So Near and Yet So Far

Lambeth Palace Road, London, SE1

On tuesday evening, I attended a really interesting and enjoyable talk on the topic of weeds, by Richard Mabey, as he has a new book out entitled ‘Weeds: How Vagabond Plants Gatecrashed Civilisation and Changed the Way We Think About Nature’.

The talk was held at the Garden Museum in Lambeth, and, considering the topic, I thought it only right and proper that I find myself a suitably vagabondish plant to photograph.

I took a liking to this one, especially because he was growing on the outside wall of the Garden Museum’s grounds, just a few feet from the entrance gate. I felt pretty sure that his aim was to be inside the Garden Museum’s garden – a place of status, where many a young and ambitious plant aspires to be. If only he could get in, he thinks, then he’d really be some plant. He’d really have something to write home about.

But it’s tough to get accepted. Especially for the naughtier plant types.

Related Posts Plugin for WordPress, Blogger...

4 Comments

  1. Steph says:

    I just had a glance inside Richard Mabey’s book on Amazon and it is beautifully written. He’s a wonderful writer. Did you go and speak to him afterwards? I hope so. In any case, this post is indeed right and proper, and it is also very funny.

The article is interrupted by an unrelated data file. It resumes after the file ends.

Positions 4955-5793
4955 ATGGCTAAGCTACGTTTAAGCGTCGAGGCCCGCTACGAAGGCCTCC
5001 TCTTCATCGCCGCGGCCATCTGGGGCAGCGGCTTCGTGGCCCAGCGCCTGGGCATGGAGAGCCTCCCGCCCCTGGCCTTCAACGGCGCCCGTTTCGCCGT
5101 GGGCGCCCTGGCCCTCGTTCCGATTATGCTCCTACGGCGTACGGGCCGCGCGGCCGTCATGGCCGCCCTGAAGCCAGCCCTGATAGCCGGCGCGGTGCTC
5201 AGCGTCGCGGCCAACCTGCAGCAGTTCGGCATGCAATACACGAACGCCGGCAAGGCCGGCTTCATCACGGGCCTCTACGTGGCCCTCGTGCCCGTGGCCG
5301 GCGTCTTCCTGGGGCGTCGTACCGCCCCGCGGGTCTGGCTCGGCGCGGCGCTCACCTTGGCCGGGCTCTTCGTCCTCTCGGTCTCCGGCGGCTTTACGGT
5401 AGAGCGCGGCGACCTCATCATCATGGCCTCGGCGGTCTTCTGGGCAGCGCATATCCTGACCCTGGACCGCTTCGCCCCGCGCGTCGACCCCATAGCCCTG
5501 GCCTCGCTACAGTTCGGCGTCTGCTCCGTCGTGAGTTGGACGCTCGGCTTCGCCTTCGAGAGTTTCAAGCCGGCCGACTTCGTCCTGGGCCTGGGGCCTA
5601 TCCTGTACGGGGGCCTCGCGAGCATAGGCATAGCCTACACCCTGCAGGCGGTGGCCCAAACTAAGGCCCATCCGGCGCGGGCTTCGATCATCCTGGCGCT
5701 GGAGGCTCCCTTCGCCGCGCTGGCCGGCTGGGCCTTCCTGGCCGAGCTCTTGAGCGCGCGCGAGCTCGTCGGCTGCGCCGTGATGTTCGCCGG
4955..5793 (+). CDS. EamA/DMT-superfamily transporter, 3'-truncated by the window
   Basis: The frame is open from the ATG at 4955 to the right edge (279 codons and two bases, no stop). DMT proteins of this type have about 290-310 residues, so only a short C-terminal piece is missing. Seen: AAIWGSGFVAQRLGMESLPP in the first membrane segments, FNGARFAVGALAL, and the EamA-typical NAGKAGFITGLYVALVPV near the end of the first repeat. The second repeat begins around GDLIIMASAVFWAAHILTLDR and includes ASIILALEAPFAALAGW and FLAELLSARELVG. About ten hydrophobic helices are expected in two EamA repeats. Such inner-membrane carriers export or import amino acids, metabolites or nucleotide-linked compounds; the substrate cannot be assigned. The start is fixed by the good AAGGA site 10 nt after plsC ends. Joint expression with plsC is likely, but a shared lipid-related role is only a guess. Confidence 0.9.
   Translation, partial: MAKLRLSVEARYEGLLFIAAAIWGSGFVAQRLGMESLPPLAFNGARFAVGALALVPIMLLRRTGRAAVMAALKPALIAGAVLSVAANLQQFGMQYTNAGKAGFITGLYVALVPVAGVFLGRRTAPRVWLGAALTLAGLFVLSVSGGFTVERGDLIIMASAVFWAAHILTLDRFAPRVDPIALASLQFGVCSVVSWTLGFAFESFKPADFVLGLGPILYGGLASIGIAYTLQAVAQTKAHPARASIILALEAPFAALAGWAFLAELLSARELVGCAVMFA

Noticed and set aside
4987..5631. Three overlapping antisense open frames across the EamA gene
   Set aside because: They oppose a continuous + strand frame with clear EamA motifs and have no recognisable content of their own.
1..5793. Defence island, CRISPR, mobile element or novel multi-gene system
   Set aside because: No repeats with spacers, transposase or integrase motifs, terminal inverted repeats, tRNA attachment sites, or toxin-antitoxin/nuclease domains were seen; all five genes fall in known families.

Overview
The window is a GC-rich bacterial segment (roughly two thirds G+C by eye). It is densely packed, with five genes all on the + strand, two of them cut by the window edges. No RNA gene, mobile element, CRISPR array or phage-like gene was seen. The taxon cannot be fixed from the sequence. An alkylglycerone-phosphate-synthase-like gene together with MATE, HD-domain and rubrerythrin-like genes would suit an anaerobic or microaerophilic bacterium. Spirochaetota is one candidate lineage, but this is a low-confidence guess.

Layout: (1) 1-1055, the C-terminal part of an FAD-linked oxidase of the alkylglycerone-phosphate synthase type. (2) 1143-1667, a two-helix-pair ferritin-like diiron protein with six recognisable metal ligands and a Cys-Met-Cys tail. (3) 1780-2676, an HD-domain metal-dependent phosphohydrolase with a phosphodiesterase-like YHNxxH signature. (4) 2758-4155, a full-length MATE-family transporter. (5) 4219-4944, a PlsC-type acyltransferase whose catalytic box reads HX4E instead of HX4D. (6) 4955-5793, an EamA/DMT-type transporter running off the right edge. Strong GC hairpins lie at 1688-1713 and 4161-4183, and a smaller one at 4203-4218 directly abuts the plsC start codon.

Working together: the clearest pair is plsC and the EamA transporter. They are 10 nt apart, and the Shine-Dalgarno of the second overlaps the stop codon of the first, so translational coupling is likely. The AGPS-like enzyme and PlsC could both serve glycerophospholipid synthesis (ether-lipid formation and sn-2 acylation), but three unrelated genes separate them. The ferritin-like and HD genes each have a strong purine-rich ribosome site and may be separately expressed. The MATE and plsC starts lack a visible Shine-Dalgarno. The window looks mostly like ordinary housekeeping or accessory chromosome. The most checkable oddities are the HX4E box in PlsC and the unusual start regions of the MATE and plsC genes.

• anna says:

      I agree, he is a wonderful writer. I have a few of his books, I find them very inspiring. And I did actually go and speak to him afterwards, but only briefly. And I got my book signed.

      Also, I’m glad you liked the post :)

  2. Jane Perrone says:

    Ah yes, Corydalis lutea – considered by many to be a weed, but I love it! It’s more of a cheeky chappy than an evil weed. I have loads in my front garden and it’s actually fairly well behaved – easy enough to hoik out where it outgrows its welcome. Wish I could have been at Mabey’s talk – love his books.

    • anna says:

      Hi Jane, thanks for the identification. I’m not very good at plant identification yet, although I do now have the book you recommended – Wild Flowers of Britain and Ireland by Rae Spencer-Jones and Sarah Cuttle – so hopefully I will improve…

Leave a Reply to Jane Perrone